begin
end.
Behind the scenes, the FPC compiler actually instructs the resource compiler distributed with FPC to follow the .rc script to compile your data files into a binary .res resource file. The linker will then include this into the executable. Though this is transparent to the programmer, you can, if you want to, create your own .res file with e.g. the Borland resource compiler. Instead of using
{$R mydata.rc}
you'd use
{$R mydata.res}
.

Checking you have windres

On Linux/OSX, you might need to make sure you have the windres resource compiler, which is provided by the mingw32 tools. E.g. on Debian you could run:

aptitude install mingw32-binutils
# this installs e.g. /usr/bin/i586-mingw32msvc-windres
# but FPC expects just windres, so:
ln -s /usr/bin/i586-mingw32msvc-windres /usr/bin/windres
# alternatively (and probably more "official") use -FCi586-mingw32msvc-windres in your calls to fpc or
# add -FCi586-mingw32msvc-windres to your fpc.cfg

On Windows, windres and the gorc resource compiler should be provided by the FPC and Lazarus installers.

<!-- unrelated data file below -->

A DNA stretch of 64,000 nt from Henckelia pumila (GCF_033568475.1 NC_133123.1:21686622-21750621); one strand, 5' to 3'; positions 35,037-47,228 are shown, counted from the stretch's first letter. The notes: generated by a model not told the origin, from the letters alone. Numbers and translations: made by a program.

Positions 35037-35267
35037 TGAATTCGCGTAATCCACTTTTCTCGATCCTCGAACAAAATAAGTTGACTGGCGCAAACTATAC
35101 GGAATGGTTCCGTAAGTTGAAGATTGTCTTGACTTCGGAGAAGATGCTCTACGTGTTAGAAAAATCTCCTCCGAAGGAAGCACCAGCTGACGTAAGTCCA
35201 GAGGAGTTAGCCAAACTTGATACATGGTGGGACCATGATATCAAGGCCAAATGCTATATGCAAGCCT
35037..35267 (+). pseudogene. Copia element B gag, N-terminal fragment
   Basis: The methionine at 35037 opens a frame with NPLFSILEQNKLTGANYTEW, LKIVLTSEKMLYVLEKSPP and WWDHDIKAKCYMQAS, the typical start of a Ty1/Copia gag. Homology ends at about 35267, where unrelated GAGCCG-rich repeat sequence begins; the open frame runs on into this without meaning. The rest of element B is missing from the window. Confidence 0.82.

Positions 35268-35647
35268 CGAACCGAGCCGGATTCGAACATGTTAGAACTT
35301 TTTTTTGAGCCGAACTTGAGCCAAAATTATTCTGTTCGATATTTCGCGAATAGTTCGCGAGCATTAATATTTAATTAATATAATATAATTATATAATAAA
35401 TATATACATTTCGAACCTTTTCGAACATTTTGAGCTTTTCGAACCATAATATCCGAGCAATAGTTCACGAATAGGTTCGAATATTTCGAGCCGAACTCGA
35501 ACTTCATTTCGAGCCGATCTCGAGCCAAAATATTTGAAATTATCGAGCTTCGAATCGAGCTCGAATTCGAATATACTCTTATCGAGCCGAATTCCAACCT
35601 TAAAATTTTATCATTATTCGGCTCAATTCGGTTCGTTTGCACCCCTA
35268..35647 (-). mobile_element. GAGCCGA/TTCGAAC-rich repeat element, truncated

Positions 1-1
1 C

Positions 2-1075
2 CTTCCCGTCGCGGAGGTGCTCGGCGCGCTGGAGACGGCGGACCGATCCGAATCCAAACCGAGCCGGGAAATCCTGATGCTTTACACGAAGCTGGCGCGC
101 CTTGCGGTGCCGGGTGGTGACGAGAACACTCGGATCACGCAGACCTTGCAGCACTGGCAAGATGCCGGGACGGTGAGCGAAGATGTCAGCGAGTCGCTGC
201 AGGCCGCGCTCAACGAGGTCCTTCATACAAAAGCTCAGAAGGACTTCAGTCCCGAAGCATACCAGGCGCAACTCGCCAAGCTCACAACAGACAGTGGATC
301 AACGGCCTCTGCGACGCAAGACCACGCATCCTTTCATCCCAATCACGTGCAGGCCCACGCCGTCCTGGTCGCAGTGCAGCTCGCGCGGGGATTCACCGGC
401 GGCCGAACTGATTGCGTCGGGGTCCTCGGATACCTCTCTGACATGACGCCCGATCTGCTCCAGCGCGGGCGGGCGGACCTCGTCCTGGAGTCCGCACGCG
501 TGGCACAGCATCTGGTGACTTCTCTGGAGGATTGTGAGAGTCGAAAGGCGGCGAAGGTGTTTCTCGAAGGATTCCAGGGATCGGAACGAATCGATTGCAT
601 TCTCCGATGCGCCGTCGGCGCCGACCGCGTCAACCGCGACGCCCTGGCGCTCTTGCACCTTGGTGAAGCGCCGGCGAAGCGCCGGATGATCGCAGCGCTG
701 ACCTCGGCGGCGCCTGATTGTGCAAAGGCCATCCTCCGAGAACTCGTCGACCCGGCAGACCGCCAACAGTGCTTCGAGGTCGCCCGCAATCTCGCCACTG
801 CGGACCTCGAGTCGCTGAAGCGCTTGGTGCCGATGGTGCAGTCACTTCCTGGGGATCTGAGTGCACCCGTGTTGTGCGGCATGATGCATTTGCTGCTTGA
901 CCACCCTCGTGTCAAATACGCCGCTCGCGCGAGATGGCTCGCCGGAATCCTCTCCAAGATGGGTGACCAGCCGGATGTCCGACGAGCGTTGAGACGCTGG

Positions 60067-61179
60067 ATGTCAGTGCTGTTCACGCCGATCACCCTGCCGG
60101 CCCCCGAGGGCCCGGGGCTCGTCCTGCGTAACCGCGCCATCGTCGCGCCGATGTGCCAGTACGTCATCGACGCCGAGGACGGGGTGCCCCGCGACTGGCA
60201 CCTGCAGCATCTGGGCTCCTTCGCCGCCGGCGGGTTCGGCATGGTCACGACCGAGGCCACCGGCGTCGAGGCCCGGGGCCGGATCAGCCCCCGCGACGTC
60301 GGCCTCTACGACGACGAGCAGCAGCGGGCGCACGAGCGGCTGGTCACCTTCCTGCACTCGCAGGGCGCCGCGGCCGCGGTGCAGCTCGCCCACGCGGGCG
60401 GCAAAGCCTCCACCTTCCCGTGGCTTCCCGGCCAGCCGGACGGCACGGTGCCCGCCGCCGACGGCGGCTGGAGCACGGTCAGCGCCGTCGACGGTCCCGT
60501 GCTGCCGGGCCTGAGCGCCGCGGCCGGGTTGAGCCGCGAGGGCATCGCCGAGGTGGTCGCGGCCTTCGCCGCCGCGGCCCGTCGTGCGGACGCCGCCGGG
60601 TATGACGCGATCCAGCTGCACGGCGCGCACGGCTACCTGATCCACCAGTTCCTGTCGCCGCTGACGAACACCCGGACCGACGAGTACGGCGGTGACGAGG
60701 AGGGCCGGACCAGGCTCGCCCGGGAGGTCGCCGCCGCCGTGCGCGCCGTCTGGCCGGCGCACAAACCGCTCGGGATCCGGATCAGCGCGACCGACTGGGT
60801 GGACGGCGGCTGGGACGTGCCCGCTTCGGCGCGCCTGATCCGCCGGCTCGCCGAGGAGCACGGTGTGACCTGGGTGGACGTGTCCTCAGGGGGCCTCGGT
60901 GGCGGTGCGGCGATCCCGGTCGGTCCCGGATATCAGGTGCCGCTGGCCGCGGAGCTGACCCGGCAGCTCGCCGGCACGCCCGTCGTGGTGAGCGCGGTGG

Using resources in your program

Now let's extract the stored resource into a file, e.g. mydata.dat:

program mydata;
uses
  SysUtils, Windows {needed for RT_RCDATA, could be omitted};
{$R mydata.res}
var
  S: TResourceStream;
  F: TFileStream;
begin
  // create a resource stream which points to our resource
  S := TResourceStream.Create(HInstance, 'MYDATA', RT_RCDATA);
  // Replace RT_RCDATA with ??? with what?
  // Please ensure you write the enclosing apostrophes around MYDATA, 
  // otherwise no data will be extracted.
  try
    // create a file mydata.dat in the application directory
    F := TFileStream.Create(ExtractFilePath(ParamStr(0)) + 'mydata.dat', fmCreate); 
    try
      F.CopyFrom(S, S.Size); // copy data from the resource stream to file stream
    finally
      F.Free; // destroy the file stream
    end;
  finally
    S.Free; // destroy the resource stream
  end;
end.